Points to Consider When Choosing a Therapist

Points to Consider When Choosing a Therapist

Deciding to seek out a therapist for you or your child is a very important step towards beginning to see improvements in problem areas and experiencing relief from symptoms such as depression or anxiety.  However, this can also be a confusing process and many people are unaware of how to determine if a potential therapist is right for them or their loved ones.   Below are some important points to consider.

  • Experience: When you are talking to potential therapists in advance of your first appointment, or meeting them for the first time, it can be helpful for you to disclose some basic information about what you would like to address and ask about their experience working with others with similar problems.  When selecting a therapist to work with your child, or to provide family therapy, it is particularly helpful to ask about training and experience in these specialized areas.  You should also feel free to ask a clinician about their training, as there are many different degrees that therapists may hold.  Therapists can include psychologists, psychiatrists clinical social workers, and licensed mental health counselors, among others.
  • Orientation and therapeutic style: There are many different therapeutic “orientations” which refers to the way in which clinicians think about problem areas and then treat them.  Many of the technical details related to therapeutic orientations don’t necessarily need to be known in advance of selecting a therapist.  However, it is important to talk with a potential therapist about how you envision your treatment to make sure there is a good fit.  For example, if you know that you are interested in short-term therapy versus a longer-term therapy, or if you feel strongly about whether or not you would like to learn new skills as part of your therapy, those would be important details to share.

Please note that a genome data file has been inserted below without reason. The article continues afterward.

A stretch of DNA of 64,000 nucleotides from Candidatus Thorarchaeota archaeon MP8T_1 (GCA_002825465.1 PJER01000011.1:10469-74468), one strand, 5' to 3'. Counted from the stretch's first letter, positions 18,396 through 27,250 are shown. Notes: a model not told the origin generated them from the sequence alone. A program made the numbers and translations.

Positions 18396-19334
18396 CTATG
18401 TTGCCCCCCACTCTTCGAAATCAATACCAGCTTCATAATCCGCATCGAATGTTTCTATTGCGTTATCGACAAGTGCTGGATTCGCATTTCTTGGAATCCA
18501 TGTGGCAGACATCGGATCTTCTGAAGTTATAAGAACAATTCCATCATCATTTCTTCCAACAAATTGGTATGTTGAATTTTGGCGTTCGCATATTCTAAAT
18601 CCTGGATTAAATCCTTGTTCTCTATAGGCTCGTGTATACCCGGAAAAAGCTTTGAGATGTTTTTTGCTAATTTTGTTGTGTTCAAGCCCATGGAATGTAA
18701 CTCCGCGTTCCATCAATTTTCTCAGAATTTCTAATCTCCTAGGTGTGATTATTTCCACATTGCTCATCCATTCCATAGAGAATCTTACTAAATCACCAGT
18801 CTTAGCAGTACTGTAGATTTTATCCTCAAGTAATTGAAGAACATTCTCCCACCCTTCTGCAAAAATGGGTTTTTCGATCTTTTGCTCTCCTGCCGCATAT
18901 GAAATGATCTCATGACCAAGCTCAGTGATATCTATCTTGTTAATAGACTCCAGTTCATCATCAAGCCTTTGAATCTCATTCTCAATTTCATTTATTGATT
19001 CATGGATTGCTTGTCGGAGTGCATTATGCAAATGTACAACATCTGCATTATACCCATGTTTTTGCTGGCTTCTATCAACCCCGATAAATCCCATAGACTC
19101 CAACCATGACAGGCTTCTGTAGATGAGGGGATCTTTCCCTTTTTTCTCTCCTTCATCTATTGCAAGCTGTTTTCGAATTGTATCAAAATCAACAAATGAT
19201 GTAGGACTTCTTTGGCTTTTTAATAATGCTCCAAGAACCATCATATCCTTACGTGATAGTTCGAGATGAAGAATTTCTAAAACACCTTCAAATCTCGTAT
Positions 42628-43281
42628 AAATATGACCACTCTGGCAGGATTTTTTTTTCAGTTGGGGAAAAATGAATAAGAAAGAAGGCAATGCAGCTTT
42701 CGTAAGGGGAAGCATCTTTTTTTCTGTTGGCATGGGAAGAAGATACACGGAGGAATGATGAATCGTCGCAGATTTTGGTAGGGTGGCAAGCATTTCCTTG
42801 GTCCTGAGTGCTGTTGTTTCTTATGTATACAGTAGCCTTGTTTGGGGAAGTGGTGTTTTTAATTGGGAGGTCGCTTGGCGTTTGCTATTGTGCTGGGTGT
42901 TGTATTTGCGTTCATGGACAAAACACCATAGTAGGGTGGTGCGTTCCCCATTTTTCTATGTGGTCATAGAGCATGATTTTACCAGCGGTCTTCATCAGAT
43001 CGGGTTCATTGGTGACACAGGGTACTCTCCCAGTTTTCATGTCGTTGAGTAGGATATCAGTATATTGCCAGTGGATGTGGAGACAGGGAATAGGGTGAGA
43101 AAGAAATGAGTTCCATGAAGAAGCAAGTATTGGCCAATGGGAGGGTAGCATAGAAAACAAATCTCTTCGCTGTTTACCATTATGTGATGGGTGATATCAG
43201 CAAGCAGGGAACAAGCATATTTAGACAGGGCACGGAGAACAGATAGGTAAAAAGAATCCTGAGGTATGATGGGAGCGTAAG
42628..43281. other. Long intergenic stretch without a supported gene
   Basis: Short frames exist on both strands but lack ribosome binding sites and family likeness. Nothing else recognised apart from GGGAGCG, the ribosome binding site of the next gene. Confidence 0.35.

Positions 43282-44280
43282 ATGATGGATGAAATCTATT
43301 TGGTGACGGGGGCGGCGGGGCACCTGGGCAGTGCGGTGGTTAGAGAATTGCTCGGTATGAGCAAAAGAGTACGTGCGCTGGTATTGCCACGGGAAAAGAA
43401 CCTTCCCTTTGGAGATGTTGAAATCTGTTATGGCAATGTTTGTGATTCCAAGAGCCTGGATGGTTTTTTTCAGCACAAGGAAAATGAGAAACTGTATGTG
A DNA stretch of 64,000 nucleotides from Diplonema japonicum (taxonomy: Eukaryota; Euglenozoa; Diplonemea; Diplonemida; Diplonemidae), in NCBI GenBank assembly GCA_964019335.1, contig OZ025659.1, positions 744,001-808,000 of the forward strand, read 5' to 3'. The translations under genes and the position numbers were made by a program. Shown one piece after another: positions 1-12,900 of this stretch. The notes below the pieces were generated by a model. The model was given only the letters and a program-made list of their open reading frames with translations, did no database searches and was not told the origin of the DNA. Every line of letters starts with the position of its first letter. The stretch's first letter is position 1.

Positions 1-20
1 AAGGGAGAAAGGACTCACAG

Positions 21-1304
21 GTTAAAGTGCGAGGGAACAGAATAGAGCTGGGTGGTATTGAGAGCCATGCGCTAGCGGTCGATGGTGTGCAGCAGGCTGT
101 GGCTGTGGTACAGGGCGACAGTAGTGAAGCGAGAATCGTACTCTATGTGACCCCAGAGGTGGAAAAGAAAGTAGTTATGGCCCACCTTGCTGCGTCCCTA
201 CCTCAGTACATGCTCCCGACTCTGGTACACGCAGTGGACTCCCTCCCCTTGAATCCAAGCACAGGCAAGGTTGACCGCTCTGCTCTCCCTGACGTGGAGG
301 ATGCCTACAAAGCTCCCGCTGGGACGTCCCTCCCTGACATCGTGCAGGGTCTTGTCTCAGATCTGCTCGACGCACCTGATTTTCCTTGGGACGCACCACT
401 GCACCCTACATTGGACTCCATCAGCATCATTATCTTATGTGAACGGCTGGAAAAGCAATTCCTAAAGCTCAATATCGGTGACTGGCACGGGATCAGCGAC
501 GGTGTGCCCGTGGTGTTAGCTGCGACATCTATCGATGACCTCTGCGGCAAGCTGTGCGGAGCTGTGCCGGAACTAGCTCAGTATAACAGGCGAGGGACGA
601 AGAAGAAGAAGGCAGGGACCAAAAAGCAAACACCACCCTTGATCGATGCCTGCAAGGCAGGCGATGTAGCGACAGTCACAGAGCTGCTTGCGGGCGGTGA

• Therapeutic relationship: No matter how much training a therapist has, and how good they may look on paper, it is important that once therapy begins it feels like a good fit between you/your child and the therapist.  The therapist should be someone with whom you/your child feels comfortable and at ease and there should be a good rapport.   Our recommendation is to take about three appointments in order to determine if a good fit exists and if after three sessions it doesn’t feel right, it is perfectly acceptable to search for a different therapist.
  • Confidentiality: Therapists generally take confidentiality very seriously and work to ensure that information discussed in therapy remains private.  It is important that a therapist talk with you about privacy and any exceptions to confidentiality that may exist.  It is particularly important to talk with therapists treating children and adolescents about how they handle privacy when it comes to your child.  It is certainly important that parents of children are included in the therapeutic process and at the same time a child therapist should be able to talk to you about how they preserve some sense of privacy for a minor so that the young person can feel comfortable sharing information with their therapist.

Of course, there are certainly other considerations as well.  For more information you can reference:

http://www.apa.org/helpcenter/choose-therapist.aspx

http://www.webmd.com/anxiety-panic/guide/how-to-find-therapist

-CCC